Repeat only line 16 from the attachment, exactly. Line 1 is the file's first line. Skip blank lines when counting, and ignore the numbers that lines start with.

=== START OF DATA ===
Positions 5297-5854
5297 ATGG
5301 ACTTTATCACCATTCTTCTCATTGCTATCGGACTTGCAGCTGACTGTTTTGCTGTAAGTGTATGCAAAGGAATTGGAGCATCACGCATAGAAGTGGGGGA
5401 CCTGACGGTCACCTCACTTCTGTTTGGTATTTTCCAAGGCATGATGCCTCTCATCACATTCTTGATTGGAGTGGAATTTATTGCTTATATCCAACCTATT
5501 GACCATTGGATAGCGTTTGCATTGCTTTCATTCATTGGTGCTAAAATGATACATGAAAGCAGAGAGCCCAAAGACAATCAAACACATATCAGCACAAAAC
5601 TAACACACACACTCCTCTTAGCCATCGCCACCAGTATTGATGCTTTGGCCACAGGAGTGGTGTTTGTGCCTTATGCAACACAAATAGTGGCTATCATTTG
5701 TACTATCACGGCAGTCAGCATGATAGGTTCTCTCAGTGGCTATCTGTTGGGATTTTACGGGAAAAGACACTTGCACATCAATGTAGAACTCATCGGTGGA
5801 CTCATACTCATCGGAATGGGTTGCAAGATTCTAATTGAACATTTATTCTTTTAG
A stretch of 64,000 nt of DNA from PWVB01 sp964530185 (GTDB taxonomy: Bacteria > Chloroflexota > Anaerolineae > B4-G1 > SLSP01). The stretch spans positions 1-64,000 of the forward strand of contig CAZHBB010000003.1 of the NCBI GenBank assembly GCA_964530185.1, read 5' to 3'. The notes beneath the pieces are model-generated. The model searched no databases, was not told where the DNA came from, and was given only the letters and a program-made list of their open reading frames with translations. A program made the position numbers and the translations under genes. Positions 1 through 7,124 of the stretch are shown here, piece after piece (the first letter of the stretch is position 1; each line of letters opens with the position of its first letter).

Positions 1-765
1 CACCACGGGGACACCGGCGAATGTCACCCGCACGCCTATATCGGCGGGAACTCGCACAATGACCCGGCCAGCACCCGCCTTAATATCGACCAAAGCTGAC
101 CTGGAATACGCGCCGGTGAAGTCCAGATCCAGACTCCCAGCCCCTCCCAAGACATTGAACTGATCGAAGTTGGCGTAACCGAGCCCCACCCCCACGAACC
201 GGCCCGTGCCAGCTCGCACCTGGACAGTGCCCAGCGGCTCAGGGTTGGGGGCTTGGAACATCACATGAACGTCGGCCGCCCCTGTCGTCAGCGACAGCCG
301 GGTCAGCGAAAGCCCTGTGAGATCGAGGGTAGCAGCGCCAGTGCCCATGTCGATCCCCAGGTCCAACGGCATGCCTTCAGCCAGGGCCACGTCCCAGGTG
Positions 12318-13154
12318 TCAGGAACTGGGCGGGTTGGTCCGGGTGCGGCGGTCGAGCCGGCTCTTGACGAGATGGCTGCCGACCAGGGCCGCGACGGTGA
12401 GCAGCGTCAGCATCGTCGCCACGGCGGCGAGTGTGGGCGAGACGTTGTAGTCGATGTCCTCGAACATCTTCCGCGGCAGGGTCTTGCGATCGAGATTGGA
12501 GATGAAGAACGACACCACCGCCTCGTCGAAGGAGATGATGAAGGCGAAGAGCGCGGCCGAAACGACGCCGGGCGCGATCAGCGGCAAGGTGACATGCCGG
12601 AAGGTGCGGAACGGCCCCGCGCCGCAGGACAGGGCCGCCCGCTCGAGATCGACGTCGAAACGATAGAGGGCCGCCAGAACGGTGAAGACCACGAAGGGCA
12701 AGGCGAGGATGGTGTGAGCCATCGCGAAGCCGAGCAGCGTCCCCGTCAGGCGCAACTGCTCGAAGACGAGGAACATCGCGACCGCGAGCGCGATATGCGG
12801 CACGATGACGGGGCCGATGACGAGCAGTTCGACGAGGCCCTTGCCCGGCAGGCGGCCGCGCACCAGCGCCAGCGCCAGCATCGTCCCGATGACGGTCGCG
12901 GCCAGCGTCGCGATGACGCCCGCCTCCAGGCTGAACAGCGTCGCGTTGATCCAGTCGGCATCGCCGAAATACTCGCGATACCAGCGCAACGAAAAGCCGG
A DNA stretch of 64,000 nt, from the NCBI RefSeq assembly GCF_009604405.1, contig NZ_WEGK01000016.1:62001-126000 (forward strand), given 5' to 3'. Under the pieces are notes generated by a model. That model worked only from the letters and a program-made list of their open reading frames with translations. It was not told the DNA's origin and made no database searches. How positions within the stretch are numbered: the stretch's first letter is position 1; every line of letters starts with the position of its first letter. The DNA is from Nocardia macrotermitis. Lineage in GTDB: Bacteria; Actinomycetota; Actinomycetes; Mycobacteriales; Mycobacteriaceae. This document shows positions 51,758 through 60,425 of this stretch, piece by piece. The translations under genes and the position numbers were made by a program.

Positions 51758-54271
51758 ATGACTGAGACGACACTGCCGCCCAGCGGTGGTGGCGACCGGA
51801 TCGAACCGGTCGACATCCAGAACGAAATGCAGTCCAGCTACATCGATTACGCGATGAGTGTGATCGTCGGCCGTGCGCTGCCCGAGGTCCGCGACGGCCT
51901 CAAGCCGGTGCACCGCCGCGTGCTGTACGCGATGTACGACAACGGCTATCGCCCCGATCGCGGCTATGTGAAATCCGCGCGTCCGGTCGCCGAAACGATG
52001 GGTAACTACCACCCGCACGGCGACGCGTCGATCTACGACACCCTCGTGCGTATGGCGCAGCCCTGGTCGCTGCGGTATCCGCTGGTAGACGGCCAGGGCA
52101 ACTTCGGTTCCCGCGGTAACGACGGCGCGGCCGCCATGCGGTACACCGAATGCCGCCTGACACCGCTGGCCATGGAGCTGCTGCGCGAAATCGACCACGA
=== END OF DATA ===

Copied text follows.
12318 TCAGGAACTGGGCGGGTTGGTCCGGGTGCGGCGGTCGAGCCGGCTCTTGACGAGATGGCTGCCGACCAGGGCCGCGACGGTGA